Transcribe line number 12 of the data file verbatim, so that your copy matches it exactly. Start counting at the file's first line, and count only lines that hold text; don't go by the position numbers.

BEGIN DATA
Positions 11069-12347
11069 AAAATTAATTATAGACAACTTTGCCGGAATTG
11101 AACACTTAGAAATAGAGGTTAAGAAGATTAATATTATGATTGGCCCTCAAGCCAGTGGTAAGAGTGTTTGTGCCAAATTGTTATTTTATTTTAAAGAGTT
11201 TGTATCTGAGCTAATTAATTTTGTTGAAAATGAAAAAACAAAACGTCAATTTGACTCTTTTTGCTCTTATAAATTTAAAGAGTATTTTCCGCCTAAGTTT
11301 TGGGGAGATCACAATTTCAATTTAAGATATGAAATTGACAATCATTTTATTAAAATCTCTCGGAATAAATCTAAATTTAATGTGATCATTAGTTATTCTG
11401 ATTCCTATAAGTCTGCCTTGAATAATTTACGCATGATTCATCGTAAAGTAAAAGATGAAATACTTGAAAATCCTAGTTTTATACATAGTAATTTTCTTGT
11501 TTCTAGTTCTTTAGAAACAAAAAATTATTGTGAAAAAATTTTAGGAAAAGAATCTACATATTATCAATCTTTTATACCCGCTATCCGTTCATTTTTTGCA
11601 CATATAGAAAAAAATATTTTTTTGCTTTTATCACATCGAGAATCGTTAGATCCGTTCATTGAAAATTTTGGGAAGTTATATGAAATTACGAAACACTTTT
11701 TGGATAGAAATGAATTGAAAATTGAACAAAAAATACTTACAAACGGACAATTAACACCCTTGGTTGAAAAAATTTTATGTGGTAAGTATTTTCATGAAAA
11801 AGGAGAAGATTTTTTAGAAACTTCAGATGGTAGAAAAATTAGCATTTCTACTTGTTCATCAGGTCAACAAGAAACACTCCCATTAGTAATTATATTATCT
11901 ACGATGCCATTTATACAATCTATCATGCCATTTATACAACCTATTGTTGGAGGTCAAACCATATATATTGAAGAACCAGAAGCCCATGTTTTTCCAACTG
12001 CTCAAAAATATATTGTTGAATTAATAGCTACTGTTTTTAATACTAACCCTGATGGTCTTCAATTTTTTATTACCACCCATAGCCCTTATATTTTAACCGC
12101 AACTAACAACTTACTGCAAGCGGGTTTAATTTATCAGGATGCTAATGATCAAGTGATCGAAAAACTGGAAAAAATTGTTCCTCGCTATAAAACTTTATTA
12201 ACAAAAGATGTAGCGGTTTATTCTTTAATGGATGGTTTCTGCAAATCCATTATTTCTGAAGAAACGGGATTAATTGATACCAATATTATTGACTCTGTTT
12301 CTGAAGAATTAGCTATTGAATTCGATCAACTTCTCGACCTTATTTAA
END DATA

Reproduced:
12001 CTCAAAAATATATTGTTGAATTAATAGCTACTGTTTTTAATACTAACCCTGATGGTCTTCAATTTTTTATTACCACCCATAGCCCTTATATTTTAACCGC